by Jim Remsen
Chronicle of a Fugitive-Slave Haven in the Wary North
Rural Northeastern Pennsylvania was a bucolic farming region in the 1800s—but political tensions churned below the surface. When a group of fugitive slaves dared to settle in the Underground Railroad village of Waverly, near Scranton, before the Civil War, they encountered a mix of support from abolitionists and animosity from white supremacists. Once the war came, 13 of Waverly’s black fathers and sons returned south, into the bowels of slavery, to fight for the Union. Their valor under fire helped to change many minds about blacks. Embattled Freedom lifts these 13 remarkable lives out of the shadows, while also shedding light on the racial politics and social codes they and their people endured in the divided North. The men had found a safe haven in Waverly, but like other people of color in the 1800s and early 1900s, their freedom was uneasy, their battle for respect never-ending.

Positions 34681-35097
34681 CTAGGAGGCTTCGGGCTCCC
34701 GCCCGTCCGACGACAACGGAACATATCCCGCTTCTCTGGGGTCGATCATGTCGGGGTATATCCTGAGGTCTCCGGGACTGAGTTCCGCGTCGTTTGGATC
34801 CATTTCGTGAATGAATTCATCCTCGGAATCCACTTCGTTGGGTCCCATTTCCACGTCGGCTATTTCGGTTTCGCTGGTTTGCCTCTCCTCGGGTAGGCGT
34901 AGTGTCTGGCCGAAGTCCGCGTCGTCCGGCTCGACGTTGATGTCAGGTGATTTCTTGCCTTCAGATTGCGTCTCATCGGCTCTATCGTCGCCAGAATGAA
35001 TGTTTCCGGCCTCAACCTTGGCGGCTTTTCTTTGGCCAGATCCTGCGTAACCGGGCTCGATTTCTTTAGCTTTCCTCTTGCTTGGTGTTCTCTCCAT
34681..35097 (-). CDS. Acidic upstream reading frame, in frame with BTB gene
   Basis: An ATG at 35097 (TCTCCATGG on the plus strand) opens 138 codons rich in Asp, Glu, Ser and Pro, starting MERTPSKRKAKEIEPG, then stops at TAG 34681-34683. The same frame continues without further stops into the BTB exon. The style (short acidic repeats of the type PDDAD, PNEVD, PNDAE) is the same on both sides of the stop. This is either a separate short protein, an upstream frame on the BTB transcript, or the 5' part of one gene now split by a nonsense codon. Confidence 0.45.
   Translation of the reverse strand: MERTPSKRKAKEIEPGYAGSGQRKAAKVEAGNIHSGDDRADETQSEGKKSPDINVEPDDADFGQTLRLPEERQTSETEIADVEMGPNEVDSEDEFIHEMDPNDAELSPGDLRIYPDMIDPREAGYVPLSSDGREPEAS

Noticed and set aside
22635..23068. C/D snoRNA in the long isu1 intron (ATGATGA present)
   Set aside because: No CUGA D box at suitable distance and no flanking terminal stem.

Please visit the author’s website, www.jimremsen.com.
WHAT OTHERS ARE SAYING:
“A fascinating history that needs to be shared.” -- -Mary Ann Moran-Savakinus, Director, Lackawanna Historical Society, Scranton
“A well-researched and documented read that revisits the challenges of 13 freedom-seekers who served during the Civil War. A research gem.” -- Sherman Wooden, President, Center for Anti-Slavery Studies, Montrose, Pa.
Mark Bowden, New York Times bestselling author of Black Hawk Down, Killing Pablo and his latest, Hue 1968, called Embattled Freedom "a fine example of serious local history, which fleshes out in particulars the larger social issues over a century."
The Philadelphia Inquirer's John Timpane, in a July 16 book review, praised Embattled Freedom as "beautifully written and well-researched."
Page Count: 246
Trim Size: 6 x 9
Publish Date: February 7, 2017
Imprint: Sunbury Press
HISTORY / United States / Civil War Period (1850-1877)
HISTORY / United States / State & Local / Middle Atlantic